Show Me the Money: New Ideas in Ag Finance

Green plant sprout

Show Me the Money: New Ideas in Ag Finance

By Laurie Stern

More incentives are becoming available to help farmers go regenerative or organic.

A pair of startups aims to add to that momentum, albeit in very different ways. On this episode of Field Work, hosts Mitchell Hora and Zach Johnson talk money with the founders of two startups — Sami Tellatin of FarmRaise and Robyn O’Brien of rePlant Capital. The founders of both new companies told Field Work they will represent farmers in building better field-to-market systems. Here’s a closer look at both of them.


Founder Sami Tellatin met her partner Jayce Hafner in Stanford’s Graduate School of Business. They had a common goal: to help farmers access funding that encourages soil health. Together, they founded FarmRaise, a one-stop shop to help farmers apply for loans and grants for which they’re qualified.

Sami Tellatin of FarmRaise
Sami Tellatin

“Paperwork is the biggest headache,” Sami Tellatin told Field Work hosts Zach Johnson and Mitchell Hora. “We've combined all the paperwork for these programs into one application module.”

When farmers log on to FarmRaise, they are asked to fill out a short questionnaire. Then they’re matched with an advisor who can help them unlock the funding that fits their profile. FarmRaise will even submit the paperwork.

“The right capital can really help farmers innovate, try new things like soil health practices and invest in their natural resources,” Tellatin said. “ If you're beholden to paying back loans on your equipment, then you can't really make a decision to invest elsewhere on the farm in a way that might make you more profitable.”

So far, FarmRaise has heard from young farmers just starting out, urban growers interested in hydroponics or vertical farming, and established farmers who want funding to diversify. Applicants can get matched with federal grants for free — or they can pay as little as $10 a month for personalized service. FarmRaise offers a variety of other services, too — from business planning to grant writing.

The idea is both simple and ambitious. The founders hope their company will help revitalize farm communities nationwide.

“As we think about what vital farming communities really are, they are profitable,” Tellatin said.  They're economically viable, ecologically resilient and they're equitable.”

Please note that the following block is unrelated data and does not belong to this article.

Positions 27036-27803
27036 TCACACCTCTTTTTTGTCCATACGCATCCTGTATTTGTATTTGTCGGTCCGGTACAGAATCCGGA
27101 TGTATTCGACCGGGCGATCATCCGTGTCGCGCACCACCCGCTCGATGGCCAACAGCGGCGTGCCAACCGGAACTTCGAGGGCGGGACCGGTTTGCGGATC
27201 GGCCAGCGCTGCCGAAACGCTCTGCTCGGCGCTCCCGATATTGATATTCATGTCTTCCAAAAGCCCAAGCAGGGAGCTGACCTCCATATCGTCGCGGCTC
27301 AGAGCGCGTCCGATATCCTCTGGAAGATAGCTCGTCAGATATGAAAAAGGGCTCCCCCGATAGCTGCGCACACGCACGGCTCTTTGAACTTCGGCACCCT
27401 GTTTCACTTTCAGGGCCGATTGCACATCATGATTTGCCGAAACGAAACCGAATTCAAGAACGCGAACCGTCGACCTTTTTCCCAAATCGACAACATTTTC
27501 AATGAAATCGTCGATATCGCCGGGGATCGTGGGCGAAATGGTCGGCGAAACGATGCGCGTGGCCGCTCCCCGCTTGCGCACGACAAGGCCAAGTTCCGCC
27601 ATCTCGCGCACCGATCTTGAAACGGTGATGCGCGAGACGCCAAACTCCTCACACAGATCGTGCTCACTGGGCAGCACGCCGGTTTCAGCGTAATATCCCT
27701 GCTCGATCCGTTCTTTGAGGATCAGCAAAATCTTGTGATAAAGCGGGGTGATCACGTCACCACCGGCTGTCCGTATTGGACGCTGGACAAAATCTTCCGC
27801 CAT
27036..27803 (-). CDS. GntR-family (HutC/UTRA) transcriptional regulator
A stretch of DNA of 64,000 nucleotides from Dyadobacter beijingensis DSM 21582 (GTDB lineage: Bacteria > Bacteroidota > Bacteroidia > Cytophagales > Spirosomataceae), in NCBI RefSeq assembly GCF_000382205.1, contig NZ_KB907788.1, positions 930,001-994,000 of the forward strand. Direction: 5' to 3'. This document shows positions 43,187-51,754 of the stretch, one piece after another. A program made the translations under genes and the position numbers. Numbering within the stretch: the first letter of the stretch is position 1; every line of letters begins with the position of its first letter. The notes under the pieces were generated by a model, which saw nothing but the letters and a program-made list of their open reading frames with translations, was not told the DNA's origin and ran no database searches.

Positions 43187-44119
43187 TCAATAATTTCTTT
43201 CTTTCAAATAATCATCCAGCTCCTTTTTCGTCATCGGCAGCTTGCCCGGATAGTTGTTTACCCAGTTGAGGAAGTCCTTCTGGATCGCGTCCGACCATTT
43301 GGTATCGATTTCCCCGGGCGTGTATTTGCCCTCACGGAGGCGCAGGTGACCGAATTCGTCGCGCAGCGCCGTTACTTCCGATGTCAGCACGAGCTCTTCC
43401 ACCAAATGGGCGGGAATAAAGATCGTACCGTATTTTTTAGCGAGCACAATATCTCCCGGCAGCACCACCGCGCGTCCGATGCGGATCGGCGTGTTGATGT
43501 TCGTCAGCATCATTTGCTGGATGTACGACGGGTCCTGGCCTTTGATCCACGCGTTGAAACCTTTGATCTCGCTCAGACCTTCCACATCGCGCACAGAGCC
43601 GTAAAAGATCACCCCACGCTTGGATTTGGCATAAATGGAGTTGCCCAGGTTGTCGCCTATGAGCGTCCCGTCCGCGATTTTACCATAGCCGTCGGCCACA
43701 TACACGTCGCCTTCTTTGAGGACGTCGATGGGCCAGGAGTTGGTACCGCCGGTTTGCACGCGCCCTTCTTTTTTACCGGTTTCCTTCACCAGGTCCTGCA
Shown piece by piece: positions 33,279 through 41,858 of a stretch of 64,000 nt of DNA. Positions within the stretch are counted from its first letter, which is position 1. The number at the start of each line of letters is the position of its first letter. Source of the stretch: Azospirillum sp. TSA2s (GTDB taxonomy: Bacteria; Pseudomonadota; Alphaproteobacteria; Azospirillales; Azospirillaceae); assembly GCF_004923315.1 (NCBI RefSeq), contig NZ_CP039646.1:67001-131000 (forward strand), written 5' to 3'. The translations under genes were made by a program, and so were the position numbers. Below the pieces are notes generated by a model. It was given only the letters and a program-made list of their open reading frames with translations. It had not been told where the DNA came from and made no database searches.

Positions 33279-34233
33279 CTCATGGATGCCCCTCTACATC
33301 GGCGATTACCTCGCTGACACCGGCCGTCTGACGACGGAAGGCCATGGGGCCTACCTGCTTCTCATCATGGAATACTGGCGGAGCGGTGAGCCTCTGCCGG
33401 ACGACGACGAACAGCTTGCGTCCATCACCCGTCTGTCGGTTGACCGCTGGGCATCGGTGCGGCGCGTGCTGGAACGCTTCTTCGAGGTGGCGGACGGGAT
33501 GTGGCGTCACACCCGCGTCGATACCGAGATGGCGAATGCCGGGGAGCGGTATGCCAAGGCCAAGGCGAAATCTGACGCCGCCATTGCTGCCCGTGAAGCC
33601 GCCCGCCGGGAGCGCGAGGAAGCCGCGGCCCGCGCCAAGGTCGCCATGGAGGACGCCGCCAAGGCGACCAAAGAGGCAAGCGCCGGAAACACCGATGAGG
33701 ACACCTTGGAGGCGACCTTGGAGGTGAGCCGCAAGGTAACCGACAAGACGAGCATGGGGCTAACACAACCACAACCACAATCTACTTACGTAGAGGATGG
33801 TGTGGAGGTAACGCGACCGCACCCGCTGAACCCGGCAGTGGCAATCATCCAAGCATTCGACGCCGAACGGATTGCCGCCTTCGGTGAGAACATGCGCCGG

rePlant Capital

rePlant has similar goals to FarmRaise, but its contribution is cash. rePlant raises money to invest in farmers making the transition to regenerative or organic practices. The company wants to ease the vicious cycle of debt and yield, focusing instead on profitability and making food healthier.

Robyn O’Brien of rePlant Capital
Robyn O’Brien

Robyn O’Brien is a longtime financial analyst and a founder of rePlant Capital. She told Field Work hosts Mitchell Hora and Zach Johnson that farmers should be treated like CEOs of multinational food companies, because that’s what they really are.

Let’s “reposition the career of farmer in our society to the level of recognition that it rightfully deserves,” O’Brien said. She said she wants to rebuild the economic structure around that career so that “young people are really excited to go into farming.”

Danone North America is an early partner with rePlant. Danone is providing $20 million in low-interest loans to farms becoming more sustainable — and shoring up its supply chain through long-term contracts with dairy farmers who use regenerative practices.

“Farmers are waking up to the fact that they suffered profitability for yield,” O’Brien said.  “What does it look like if a farmer's compass is pointed towards profitability?”

O'Brien says rePlant is aiming to raise $2 billion dollars by 2030, a small but significant part of the $700 billion she says it would take to reform the U.S. farm system. “You cannot fix a broken food system or a broken farm system with a broken financial system,” she said.

She said she hopes rePlant can model a new way forward. The way it is, food companies rely on their manufacturers. A reformed system would make sure the companies know their farmers, too.

Photo at top: Roman Synkevych via Unsplash